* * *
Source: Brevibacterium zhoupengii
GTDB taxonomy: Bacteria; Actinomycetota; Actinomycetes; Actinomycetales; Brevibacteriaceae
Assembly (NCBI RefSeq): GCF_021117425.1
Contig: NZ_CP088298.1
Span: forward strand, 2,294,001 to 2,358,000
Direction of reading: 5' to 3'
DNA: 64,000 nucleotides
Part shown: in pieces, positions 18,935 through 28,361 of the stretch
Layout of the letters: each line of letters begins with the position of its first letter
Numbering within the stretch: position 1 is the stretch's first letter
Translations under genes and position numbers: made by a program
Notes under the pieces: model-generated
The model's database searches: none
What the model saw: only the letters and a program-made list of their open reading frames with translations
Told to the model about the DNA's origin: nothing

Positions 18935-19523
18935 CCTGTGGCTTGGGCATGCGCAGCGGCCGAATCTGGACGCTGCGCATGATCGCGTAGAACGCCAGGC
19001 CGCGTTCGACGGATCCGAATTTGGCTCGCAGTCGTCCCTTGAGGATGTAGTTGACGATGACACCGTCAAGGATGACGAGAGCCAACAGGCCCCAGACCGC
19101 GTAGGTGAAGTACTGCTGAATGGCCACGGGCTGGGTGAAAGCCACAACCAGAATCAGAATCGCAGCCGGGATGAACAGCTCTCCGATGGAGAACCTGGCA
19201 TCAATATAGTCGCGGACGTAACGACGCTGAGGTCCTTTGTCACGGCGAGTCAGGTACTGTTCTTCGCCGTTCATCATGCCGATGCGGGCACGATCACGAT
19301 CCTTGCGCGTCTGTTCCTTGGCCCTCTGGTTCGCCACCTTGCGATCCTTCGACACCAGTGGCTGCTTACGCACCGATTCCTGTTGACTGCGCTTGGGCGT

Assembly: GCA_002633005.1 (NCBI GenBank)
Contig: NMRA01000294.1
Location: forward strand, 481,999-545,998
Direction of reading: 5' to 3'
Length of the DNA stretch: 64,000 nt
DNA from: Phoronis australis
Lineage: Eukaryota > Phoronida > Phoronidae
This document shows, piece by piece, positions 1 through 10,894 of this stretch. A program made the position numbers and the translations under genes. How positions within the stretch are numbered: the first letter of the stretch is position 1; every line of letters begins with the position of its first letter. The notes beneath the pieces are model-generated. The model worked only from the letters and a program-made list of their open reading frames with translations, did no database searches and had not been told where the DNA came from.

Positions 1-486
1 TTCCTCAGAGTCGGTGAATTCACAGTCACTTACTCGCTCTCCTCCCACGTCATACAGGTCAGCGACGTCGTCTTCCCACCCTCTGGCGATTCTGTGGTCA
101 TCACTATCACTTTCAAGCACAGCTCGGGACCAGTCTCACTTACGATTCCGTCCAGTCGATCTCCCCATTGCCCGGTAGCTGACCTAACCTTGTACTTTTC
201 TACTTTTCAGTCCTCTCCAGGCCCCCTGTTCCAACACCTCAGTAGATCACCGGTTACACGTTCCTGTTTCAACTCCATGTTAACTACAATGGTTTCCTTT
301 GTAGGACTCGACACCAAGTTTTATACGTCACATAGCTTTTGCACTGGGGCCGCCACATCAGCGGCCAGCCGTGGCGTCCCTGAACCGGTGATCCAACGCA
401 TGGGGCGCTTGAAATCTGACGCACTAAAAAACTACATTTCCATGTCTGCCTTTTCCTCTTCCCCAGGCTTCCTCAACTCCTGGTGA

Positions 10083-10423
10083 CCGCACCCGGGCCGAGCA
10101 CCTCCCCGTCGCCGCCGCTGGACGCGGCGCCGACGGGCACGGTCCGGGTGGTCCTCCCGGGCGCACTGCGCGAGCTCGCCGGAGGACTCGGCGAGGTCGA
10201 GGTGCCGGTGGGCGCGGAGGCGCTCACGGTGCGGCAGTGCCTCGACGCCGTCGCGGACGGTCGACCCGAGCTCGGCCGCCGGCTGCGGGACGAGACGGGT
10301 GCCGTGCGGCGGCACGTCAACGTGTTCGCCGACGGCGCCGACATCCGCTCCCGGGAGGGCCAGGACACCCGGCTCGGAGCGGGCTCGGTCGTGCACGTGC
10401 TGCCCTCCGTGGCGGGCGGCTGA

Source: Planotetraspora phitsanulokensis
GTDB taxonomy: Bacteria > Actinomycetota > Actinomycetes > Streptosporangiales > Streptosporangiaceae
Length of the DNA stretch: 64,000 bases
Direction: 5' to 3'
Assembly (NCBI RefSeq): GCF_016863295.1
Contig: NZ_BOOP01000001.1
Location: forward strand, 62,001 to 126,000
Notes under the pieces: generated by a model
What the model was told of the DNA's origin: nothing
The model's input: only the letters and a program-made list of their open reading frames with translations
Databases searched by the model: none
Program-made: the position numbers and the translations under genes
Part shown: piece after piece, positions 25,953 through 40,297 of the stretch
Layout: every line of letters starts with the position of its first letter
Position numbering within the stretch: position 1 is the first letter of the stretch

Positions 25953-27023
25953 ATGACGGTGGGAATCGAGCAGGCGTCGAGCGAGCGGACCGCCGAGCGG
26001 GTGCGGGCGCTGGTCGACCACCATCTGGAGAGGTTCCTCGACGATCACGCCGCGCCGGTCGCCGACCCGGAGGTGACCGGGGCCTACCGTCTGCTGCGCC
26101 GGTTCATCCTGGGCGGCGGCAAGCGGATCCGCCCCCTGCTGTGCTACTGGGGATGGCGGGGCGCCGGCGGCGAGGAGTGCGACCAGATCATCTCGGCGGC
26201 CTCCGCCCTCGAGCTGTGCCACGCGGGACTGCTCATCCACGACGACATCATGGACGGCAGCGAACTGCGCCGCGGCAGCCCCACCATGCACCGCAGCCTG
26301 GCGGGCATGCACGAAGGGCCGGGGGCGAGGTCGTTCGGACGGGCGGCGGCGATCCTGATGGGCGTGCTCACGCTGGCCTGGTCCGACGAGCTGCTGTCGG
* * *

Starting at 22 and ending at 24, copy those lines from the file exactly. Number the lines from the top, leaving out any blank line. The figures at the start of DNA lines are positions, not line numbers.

Assembly: GCA_002633005.1 (NCBI GenBank)
Contig: NMRA01000294.1
Location: forward strand, 481,999-545,998